Innovative business education through social enterprise and living labs


Experiential learning is shown to be highly effective in enhancing learning and knowledge, ensuring a high level of understanding and retention. Students in the MBA in Social Enterprise and Entrepreneurship (MBA-SEE) learn about theory and principles of the sector in action through the experiential “Living Lab” opportunities provided to them during the program. In September 2019, MBA-SEE students participated in a three day trip to the rural community of Port Rexton and the Bonavista Bay peninsula.

On day one, students first experienced the historic town of Port Union, the only union-built town in North America. There they learned of Sir William Coaker, a social entrepreneur and innovator from the early 20th century who led a social change movement countering a system of exploitation in the fisheries that meant fishermen were continuously in debt to the local merchant class. Coaker built a town and host of enterprises including: fishing, ship building, retail, newspaper to mention a few. They visited Coaker’s home where they learned about his life and his work, bringing about the Fisherman’s Protective Union which completely revolutionized the fishing industry, away from the merchant system and empowered communities of fishermen.


Students listening to presenter Gail while standing in the sun room of Coaker's home

After the Bungalow, students walked to the Factory, where they saw the printing press from Coaker’s Fisherman’s Advocate newspaper, and many of the original tools and machinery that would have been used at the various businesses Coaker initiated. One of which was the Union Light and Electric Company which eventually merged into Newfoundland Light and Power Co. Limited, the largest provider of electric power in the province.

While at the Coaker Factory, students participated in a roundtable debrief discussion with Prof. Nicole Helwig. The group reflected on having visited the two venues (bungalow and factory) and whether the work of Sir William Coaker fit the model of social entrepreneurship and social innovation that had been discussed in classes leading up to the trip. This roundtable debriefing had students considering the historical roots of social entrepreneurship in Newfoundland and how the model fits a rural context.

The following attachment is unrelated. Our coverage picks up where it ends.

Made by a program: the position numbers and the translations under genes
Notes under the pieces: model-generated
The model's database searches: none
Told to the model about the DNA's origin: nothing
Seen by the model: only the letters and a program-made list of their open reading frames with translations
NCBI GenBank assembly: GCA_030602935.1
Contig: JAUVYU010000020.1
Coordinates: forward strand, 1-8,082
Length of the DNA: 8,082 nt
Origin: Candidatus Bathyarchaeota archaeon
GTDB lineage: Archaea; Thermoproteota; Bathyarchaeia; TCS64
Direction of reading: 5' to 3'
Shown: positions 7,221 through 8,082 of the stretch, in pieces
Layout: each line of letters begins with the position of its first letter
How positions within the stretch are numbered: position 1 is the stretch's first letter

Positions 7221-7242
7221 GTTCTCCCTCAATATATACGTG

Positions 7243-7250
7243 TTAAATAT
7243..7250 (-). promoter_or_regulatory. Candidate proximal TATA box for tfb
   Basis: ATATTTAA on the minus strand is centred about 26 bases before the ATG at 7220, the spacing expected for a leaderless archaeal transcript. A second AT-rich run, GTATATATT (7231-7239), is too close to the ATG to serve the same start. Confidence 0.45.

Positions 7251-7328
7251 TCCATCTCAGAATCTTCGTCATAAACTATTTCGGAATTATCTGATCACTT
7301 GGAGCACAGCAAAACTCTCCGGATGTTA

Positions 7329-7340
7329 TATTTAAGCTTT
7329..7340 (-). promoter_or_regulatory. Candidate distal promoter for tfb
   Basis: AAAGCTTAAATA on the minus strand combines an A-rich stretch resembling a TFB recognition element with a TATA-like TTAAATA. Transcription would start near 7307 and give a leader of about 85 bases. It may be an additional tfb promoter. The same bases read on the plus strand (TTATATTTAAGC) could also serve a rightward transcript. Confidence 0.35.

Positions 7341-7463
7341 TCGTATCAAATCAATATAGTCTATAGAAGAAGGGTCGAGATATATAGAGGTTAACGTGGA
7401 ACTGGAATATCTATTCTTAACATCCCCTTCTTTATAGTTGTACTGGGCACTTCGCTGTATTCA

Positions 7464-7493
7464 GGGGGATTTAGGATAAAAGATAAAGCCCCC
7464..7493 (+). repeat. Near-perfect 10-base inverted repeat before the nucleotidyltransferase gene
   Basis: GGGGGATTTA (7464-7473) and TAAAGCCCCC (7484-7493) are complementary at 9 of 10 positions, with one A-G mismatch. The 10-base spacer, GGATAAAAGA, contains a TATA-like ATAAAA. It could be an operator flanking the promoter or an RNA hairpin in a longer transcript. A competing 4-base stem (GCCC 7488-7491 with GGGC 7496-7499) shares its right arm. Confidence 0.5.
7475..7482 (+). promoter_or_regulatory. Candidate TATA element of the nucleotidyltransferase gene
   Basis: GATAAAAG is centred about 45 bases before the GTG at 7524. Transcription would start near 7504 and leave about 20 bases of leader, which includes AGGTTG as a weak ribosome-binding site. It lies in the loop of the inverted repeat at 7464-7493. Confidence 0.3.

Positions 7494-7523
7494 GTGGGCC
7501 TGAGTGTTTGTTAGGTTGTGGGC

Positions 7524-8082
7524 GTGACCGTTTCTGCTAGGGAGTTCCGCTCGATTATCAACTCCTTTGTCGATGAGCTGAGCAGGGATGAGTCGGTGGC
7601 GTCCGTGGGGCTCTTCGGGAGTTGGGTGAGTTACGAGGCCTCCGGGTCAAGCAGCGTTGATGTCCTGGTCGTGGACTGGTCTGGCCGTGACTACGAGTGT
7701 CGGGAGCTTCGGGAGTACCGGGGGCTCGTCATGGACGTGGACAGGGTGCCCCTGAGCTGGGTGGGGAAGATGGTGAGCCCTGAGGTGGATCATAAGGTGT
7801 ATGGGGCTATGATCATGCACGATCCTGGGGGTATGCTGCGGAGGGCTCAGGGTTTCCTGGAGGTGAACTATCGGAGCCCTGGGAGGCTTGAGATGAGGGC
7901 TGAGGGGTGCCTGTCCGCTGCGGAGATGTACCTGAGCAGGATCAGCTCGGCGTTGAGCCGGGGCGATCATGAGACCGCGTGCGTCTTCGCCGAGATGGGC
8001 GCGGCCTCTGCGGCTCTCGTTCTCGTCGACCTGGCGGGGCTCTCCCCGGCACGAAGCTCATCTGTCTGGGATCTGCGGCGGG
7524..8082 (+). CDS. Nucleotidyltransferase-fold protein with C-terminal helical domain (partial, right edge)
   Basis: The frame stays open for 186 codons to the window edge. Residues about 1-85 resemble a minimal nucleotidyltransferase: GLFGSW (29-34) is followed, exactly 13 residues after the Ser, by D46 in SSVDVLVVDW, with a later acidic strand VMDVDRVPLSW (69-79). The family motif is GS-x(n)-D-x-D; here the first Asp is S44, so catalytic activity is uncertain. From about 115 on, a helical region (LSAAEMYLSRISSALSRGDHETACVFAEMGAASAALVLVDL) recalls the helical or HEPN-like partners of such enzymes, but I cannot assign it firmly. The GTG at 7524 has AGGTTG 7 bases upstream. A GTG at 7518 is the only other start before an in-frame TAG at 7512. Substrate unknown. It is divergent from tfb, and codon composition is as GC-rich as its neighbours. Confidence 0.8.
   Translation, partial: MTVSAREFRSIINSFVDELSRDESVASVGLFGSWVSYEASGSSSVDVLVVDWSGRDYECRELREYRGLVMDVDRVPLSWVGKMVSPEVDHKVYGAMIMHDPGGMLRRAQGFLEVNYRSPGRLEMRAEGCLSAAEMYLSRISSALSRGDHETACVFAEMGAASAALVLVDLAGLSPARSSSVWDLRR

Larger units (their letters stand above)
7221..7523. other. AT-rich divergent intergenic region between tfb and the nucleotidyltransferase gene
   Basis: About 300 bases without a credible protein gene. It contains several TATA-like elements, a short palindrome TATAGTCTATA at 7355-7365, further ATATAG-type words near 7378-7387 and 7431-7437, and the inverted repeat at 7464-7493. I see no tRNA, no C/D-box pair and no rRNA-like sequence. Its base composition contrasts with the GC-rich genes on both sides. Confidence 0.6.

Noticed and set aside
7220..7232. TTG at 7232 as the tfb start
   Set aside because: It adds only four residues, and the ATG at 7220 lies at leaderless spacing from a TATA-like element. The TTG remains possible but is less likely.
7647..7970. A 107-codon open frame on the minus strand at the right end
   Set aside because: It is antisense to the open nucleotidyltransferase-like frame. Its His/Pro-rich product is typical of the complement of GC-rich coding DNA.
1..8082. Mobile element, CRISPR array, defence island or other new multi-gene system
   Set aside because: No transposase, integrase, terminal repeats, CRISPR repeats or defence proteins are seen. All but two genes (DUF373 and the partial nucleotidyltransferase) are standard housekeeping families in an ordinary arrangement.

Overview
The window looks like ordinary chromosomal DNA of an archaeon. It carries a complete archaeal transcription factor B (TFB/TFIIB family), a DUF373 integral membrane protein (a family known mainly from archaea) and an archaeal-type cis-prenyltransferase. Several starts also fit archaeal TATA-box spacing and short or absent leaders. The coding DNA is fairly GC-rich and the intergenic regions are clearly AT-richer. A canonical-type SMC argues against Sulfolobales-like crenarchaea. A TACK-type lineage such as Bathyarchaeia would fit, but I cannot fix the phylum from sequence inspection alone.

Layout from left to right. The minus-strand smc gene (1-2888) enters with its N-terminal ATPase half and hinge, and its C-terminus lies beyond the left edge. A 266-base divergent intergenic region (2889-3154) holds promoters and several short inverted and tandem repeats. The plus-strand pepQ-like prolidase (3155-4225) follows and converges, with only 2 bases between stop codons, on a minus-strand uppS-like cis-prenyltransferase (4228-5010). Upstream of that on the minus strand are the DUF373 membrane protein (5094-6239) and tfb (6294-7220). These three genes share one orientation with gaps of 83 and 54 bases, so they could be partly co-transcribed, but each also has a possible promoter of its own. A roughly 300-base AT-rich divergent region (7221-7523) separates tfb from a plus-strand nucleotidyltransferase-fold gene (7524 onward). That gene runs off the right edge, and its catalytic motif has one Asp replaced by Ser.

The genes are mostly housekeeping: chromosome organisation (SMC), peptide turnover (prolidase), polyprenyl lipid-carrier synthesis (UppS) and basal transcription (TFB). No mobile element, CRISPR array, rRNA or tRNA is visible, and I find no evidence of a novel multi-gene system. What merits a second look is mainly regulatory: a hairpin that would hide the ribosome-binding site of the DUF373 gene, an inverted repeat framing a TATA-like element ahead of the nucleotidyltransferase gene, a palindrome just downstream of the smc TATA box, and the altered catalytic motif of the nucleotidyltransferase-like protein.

Students debrief with Prof. Nicole Helwig at the Coaker Factory Museum

The day wound down with a delicious meal at The Bonavista Social Club and concluded with a conversation with John and Peggy Fisher in the Conference Centre at Fishers’ Loft Inn. There was great discussion about social business, ethics, and prosperity! Students demonstrated engagement, critical thinking and interest in the unique heritage of Newfoundland and it’s social enterprise landscape.

The morning of the second day was spent in Port Rexton. There, students walked to Port Rexton Brewery where a panel discussion was held outside on the deck, despite the misty weather. It added to the discussion around the importance of a place-based approach to economic development! The guest speakers for this discussion included: Sonja Mills from the Port Rexton Brewery, John Fisher from Fishers Loft Inn and Two Whales Café owners David Ellis and Sue Asquith. Students talked about all of them being outsiders moving to Port Rexton and setting up their businesses. This included how they are involved in community engagement/development, and how they see their businesses as being social enterprises, or socially-minded enterprises. Students had the opportunity to ask questions and chat with all of the business owners.